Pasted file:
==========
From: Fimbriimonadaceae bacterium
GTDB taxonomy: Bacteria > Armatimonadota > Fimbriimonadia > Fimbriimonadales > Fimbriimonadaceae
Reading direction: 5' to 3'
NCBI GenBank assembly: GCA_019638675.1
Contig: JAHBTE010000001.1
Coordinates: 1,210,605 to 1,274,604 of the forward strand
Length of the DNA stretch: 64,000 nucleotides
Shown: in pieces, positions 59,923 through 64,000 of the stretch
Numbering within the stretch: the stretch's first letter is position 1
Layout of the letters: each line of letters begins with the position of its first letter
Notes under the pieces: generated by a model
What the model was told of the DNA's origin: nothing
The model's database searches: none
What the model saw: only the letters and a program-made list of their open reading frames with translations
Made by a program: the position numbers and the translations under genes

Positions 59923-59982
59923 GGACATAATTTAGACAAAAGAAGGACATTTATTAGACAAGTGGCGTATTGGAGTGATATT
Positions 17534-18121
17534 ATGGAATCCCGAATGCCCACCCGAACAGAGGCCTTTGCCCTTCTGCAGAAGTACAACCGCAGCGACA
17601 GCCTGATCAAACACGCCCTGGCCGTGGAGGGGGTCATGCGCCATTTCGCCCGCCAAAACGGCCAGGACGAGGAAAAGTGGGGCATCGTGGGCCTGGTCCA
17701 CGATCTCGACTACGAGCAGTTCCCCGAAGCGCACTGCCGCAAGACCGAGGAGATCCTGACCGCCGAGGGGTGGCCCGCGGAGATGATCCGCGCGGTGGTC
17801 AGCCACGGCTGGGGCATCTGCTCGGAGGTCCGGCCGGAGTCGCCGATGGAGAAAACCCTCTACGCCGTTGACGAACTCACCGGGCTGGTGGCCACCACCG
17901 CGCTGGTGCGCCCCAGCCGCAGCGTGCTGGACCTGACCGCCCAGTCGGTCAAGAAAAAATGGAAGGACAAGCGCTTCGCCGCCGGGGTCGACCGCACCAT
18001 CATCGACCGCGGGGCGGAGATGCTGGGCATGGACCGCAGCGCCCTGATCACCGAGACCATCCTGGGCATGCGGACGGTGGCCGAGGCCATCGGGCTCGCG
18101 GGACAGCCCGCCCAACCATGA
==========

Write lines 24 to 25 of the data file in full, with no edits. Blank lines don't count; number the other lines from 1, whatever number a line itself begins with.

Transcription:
18001 CATCGACCGCGGGGCGGAGATGCTGGGCATGGACCGCAGCGCCCTGATCACCGAGACCATCCTGGGCATGCGGACGGTGGCCGAGGCCATCGGGCTCGCG
18101 GGACAGCCCGCCCAACCATGA